Mairead Maguire on Chilcot
Nobel Peace Laureate Mairead Maguire outlines the necessary steps for the long road to peace
The long awaited Chilcot report (five years) on the invasion of Iraq will finally be released on 6th July, 2016.
The report is to be welcomed, and the hope expressed that this Inquiry will tell the truth of what happened to the Iraqi people, and the UK’s involvement, through an official Government recognition of the facts of the wars and sanctions on and invasion of Iraq and for transparency, accountability and reparation to be paid to the Iraqi people by the UK Government, which participated in these illegal and immoral genocidal wars.
The story of what was done to the Iraqi people by the UK and Western allies is shocking and deeply disturbing. The two wars and the imposition of economic sanctions, causing the slow deaths of thousands of people, were indeed crimes against humanity, war crimes, breaking all international obligations and conducted with no respect for human life or the Iraqi people’s rights. The UK/USA acted unilaterally, ignoring the principal of multilaterism and irrespective of the enormous opposition to war against Iraq, articulated by millions of people around the world. The invasion was carried out by US/UK/Nato forces on the basis of a ‘lie’ that Iraq had nuclear weapons and was a threat to the US. The foreign policy of the US/UK governments were for regime change and about Iraqi oil, and the methods used were genocidal sanctions, wars and the invasion of Iraq. The ‘shock and awe’ bombings of unarmed civilians by US/UK/Allied forces was not about bringing democracy and human rights to Iraq; it was about regime change, oil, imperial power, arms and the total destructions of infrastructure and starvation into submission of Iraqi women and children. The arrogance and superiority of the UK, USA and allies as they set aside international law and institutions of world order by UK/USA hegemony in a new era of dedication to ‘war on terror’. Many anti-war and peace campaigners and people marched in their millions around the world to say ‘No to war’. However, millions of world citizens, whose pleas for peace and dialogue were totally swept aside by Governments, continue to say the USA/UK governments and others were wrong and, on their behalf, ‘we are sorry’, ‘please forgive us’ for the war crimes committed against the Iraqi people.
The truth of the injustice perpetrated by the UK invasion of Iraq, about the mass murder of innocent Iraqi children through sanctions, their families, homes, food chain destroyed, bombs dropped with depleted uranium, white phosphorus dropped on civilians and land, destruction of infrastructure, torture, invasion, occupations, renditions, extra judicial murders and theft of oil and resources, needs to be told in the hope that justice will be done and reparation for such injustice be made.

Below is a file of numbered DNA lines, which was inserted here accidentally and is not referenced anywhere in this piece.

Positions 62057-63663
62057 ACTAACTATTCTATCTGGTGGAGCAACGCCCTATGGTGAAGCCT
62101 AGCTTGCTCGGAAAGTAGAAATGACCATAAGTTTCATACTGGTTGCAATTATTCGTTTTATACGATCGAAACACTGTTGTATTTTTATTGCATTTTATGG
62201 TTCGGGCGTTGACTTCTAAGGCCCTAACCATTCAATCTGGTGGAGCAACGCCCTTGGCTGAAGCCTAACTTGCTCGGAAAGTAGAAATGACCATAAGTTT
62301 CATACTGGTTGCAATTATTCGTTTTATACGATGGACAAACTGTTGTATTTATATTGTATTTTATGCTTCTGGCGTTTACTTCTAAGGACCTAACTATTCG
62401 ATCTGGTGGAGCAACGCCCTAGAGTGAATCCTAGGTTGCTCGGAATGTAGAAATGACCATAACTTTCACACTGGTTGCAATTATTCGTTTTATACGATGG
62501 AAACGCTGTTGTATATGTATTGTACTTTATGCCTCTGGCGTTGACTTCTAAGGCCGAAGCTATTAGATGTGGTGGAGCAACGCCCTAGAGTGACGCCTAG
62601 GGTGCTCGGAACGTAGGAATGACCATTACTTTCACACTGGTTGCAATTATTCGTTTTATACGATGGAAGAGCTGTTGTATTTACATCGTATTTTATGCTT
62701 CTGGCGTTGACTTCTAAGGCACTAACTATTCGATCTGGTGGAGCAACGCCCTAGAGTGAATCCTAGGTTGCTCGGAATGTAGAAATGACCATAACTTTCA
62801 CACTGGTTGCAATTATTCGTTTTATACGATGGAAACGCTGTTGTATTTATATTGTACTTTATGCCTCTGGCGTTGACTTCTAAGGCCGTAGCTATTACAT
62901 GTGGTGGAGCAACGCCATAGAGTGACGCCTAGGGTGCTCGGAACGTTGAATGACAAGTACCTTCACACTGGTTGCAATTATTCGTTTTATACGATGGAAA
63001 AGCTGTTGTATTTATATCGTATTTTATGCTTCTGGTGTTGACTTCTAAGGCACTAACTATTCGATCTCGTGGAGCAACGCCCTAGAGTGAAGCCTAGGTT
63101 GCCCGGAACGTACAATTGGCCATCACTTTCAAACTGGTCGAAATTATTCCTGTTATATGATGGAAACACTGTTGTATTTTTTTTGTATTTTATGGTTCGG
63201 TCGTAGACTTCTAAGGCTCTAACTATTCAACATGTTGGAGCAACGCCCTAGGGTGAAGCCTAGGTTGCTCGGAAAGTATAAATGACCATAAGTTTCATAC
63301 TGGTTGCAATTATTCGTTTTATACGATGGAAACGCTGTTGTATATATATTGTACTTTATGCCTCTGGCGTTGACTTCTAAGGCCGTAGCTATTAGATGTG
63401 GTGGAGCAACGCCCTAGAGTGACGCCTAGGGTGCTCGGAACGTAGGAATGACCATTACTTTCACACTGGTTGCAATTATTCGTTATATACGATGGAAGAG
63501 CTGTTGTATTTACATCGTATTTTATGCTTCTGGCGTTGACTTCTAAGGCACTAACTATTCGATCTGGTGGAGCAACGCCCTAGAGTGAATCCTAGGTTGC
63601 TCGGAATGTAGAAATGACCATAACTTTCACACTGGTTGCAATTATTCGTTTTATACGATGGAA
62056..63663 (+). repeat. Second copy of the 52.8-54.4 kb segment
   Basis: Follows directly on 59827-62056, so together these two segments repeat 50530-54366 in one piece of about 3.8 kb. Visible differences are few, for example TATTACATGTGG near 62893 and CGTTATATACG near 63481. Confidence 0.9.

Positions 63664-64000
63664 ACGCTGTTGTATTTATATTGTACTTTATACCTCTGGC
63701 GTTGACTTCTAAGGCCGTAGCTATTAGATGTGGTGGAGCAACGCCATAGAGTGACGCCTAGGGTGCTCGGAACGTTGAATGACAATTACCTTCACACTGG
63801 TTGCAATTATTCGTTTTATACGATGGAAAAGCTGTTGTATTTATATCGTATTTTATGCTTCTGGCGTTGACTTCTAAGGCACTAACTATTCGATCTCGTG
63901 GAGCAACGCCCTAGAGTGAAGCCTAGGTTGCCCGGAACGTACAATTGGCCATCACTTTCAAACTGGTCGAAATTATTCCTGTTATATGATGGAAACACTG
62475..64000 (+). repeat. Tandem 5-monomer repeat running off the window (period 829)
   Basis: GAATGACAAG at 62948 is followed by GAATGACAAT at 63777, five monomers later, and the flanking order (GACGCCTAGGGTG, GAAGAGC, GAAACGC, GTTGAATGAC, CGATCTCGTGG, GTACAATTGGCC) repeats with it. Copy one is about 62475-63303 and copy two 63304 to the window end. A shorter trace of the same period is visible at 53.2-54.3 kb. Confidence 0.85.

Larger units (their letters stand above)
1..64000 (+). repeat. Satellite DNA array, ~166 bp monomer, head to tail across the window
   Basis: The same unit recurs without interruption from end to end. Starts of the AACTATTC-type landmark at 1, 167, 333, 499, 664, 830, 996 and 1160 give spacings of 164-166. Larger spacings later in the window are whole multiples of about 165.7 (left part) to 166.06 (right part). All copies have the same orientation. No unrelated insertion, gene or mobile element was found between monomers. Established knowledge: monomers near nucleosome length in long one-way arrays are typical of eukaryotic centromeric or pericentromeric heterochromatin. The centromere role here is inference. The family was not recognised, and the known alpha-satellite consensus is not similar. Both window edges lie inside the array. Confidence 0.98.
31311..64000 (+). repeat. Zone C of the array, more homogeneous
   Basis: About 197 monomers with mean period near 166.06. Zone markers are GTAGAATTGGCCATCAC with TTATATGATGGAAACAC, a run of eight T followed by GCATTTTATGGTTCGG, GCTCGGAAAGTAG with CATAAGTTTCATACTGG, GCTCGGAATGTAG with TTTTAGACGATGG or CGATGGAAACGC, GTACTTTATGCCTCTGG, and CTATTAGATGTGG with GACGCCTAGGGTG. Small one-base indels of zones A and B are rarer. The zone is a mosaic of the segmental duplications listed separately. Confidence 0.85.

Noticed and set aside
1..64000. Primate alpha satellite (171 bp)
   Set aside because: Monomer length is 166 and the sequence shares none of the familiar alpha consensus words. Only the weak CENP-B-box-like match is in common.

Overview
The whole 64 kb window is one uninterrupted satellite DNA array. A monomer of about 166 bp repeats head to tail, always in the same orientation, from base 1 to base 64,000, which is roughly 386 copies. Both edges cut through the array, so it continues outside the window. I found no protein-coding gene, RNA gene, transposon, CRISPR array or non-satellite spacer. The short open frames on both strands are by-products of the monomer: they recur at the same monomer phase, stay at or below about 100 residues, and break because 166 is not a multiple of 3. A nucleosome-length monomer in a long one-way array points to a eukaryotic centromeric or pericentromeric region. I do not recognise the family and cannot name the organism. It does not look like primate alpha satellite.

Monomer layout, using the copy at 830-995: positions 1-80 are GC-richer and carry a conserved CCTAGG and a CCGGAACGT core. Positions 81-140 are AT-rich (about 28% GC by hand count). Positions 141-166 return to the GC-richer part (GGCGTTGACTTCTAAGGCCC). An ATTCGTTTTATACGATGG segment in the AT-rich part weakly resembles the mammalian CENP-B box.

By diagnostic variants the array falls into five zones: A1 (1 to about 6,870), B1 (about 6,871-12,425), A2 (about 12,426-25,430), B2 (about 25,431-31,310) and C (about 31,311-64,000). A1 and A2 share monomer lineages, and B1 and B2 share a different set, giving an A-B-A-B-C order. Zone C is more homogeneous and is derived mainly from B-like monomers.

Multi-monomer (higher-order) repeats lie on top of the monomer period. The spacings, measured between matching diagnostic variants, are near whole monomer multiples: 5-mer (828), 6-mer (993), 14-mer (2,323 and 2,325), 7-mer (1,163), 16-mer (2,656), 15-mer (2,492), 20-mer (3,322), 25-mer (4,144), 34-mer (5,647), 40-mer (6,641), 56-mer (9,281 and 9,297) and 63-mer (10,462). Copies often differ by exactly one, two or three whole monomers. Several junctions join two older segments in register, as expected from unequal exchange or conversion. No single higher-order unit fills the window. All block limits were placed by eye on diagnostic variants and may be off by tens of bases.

I personally witnessed the horrors of war and sanctions when I visited Iraq in l999 after the first Gulf war and during the economic sanction regime put on by the West. Our peace delegation visited hospitals where children lay slowing dying in agony with no pain medication, from malnutrition and preventable diseases. Doctors pleaded with us to help get the sanctions lifted to save their people. (Over one million Iraqi children under the age of five died as a result of economic sanctions put on by UK and Western governments).
During meetings with Iraqi Government officials, they told us they wanted to enter into dialogue with the UK/USA governments and diplomats to save Iraq from invasion, but no dialogue was being pursued, only a western imperial war agenda for power and control.
UN officials told us that Iraq had no weapons of mass destruction and Iraq was not a military threat to anyone outside of Iraq.
The tragedy of Iraq is that, with a political will by the UK/USA governments to solve the problem through dialogue and diplomacy, so many millions of Iraqi lives, and the lives of UK/USA soldiers, could have been saved. There was (as there always is) and alternative to violence and war, and Iraq was yet another war that did not need to be fought.
I personally would like to see the report contain an admission of war crimes and an apology to the people of Iraq so that the ground will be set for healing, forgiveness, peace and reconciliation in a country now being tragically torn apart by violence, sectarianism and war. The long road to peace in Iraq can be helped by the UK Government, who participated in the Iraqi war, telling the truth and by saying ‘we are sorry’, ‘please forgive us’ and contributing where possible to the building of peace and reconciliation in Iraq.
Mairead Maguire, Nobel Peace Laureate (20th June, 2016) www.peacepeople.com
Further report on Iraqi Peace Delegation ‘The Iraq War and its Consequences’ Thoughts of Nobel Peace Laureates and Eminent Scholars’ Editors Irwin Abrams and Wang Gungwu www.WorldScientific.com